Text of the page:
Russia: We never promised Iranian troops out of Syria
Netanyahu: We have to work together to stop Iran, but if we have to, we’ll go it alone
Iran’s presence in Syria is legitimate, Russian Foreign Minister Sergei Lavrov said on Tuesday, adding that Russia never promised the United States that Iran and Iranian-backed forces would withdraw from Syria.
“The goal – both inside this zone and outside it – is to ensure departure of non-Syrian military units,” Lavrov told reporters. “No one mentioned Iran or pro-Iranian forces. If we talk about pro-Iranian forces, somebody might be tempted to call the entire Syrian Army pro-Iranian, and then what – it should surrender? In my opinion, it is a wishful thinking.”
Lavrov’s statement ran counter to the US description of the cease-fire agreement in southern Syria signed Saturday with the United States and Jordan.
US State Department officials told reporters on Sunday that Russia had committed to removing the Iranian-backed forces as part of the agreement.
In the wake of the disagreement between the US and Russia, a US delegation from the National Security Council arrived in Israel on Tuesday for talks on Syria.
A US official downplayed the significance of the visit, explaining: “We have an important strategic relationship with Israel, and US government delegations routinely visit Israel to coordinate on a wide range of issues.
“During this visit, US officials will meet with [their] Israeli counterparts to discuss regional security issues, including Syria,” the official said.
Speaking via Skype to the Jewish Federation’s General Assembly in Los Angeles, Prime Minister Benjamin Netanyahu said that “Iran is scheming to entrench itself in Syria. They want to create a permanent air, land and sea military presence. We are not going to agree to that. I have said very clearly that Israel will work to stop this, and we must all work together to stop Iran’s aggression and its pursuit of nuclear weapons. If we stand together we will achieve it. But, if we have to, we will stand alone. Iran will not get nuclear weapons, it will not turn Syria into a military base against Israel.”
An official in the Prime Minister’s Office said Israel would continue to take care of its security concerns in every instance and in every situation.
The official explained that Israel has made this position clear to its friends in Moscow and to Russian President Vladimir Putin.
Netanyahu has publicly criticized the US-Russian cease-fire deal, saying it does not include any provisions to stop Iranian expansion in the area and that the IDF will continue carrying out strikes in Syria despite the agreement.
According to a map seen by Channel 2, the new cease-fire agreement would see two buffer zones where Iranian troops could be stationed as close as five kilometers from Israel’s borders in some areas.
Channel 2 published a photograph of the map and said Iran and Hezbollah could be a distance of 7 km. to 8 km. from the border with the approval of Russia and the United States. Rebel forces would also be allowed to remain near the border with Israel on the Golan Heights.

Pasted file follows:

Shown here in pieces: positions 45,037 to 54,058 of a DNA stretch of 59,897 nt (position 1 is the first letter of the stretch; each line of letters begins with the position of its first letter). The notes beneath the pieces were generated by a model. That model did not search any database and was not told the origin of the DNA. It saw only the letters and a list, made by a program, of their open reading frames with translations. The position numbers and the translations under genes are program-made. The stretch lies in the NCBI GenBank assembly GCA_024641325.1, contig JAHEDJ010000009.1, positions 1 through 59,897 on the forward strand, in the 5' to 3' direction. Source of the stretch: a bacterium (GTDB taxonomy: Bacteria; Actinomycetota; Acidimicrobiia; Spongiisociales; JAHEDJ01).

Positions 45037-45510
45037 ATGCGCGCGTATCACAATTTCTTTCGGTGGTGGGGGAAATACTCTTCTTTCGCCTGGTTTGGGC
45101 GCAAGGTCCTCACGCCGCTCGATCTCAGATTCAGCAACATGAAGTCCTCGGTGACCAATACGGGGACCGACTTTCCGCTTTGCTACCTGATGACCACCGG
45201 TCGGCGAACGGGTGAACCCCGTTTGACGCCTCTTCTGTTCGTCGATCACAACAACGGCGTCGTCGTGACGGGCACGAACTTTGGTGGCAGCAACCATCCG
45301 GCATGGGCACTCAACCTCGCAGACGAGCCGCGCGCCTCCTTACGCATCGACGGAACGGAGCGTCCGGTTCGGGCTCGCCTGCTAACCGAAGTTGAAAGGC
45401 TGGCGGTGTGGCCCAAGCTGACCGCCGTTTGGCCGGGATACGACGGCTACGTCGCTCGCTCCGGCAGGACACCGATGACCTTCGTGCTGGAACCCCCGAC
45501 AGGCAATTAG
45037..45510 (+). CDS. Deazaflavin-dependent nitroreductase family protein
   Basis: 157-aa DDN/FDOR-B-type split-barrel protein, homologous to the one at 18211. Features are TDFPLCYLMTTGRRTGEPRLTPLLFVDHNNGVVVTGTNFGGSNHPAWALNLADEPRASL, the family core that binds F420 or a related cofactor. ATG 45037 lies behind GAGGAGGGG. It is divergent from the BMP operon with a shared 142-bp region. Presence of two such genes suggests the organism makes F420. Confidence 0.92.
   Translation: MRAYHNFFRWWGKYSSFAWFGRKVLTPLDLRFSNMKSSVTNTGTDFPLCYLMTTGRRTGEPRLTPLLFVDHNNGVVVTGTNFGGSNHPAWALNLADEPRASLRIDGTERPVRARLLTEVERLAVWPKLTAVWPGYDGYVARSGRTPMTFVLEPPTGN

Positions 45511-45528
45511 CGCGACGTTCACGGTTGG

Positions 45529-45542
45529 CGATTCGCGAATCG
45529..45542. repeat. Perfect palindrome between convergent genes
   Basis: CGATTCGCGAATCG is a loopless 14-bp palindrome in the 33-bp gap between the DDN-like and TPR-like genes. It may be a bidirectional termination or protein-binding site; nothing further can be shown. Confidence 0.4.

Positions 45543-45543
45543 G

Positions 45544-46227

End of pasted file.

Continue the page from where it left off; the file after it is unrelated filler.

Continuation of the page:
Iran would also be near the Jordanian border, Channel 2 said. Russians would enforce the agreement and a command center would be set up in Amman.
The Iranian presence in Syria is “legitimate,” Lavrov was quoted as saying, adding that it was the United States who posed the biggest threat in Syria.
“We’ve just stated the fact that there is Russian and Iranian legitimate presence on the invitation of the legitimate government [on the Syrian territory] and we have also stated the fact of the illegitimate presence of the coalition created by the United States, which is carrying out military actions, including unilateral ones,” Lavrov said.
“To seek withdrawal from the line of contact of non-Syrian groups, which are currently present in this very complicated Syrian region – yes, this was agreed upon. But this is a twoway street and if one looks at who is the most dangerous – they are those who are under the care of the United States. They are various foreign terrorists and fighters who join armed opposition groups supported by the US,” Lavrov said.
As an ally of Syrian President Bashar Assad, Moscow finds itself part of an alliance between Damascus and Tehran, the patron of Hezbollah. Russia, which views Iran as a key player in resolving the crisis in Syria, has repeatedly emphasized the importance of the role that the Islamic Republic plays in the war-torn country.
As the war in Syria seems to be winding down in Assad’s favor due to Moscow’s intervention, Israel fears that Iran will help Hezbollah produce accurate precision-guided missiles and help Hezbollah and other Shiite militias to strengthen their foothold on the Golan Heights.
Describing Israel’s security policy as the “right combination of firmness and responsibility,” Netanyahu said Monday that he has “informed our friends in Washington and our friends in Moscow that we will operate in Syria, including southern Syria, in accordance with our understanding and in accordance with our security needs.”
In recent months Israel has held talks with Moscow, Washington and Amman in an attempt to ensure that the agreement will define the buffer zone some 40 km. from the borders of the Jewish State.
IDF Chief of Staff Lt.-Gen. Gadi Eisenkot secretly flew to Brussels on Friday where he met with the head of the US Army’s European Command Gen. Curtis Scaparrotti. The two discussed Iranian moves in Syria. Reuters contributed to this report. •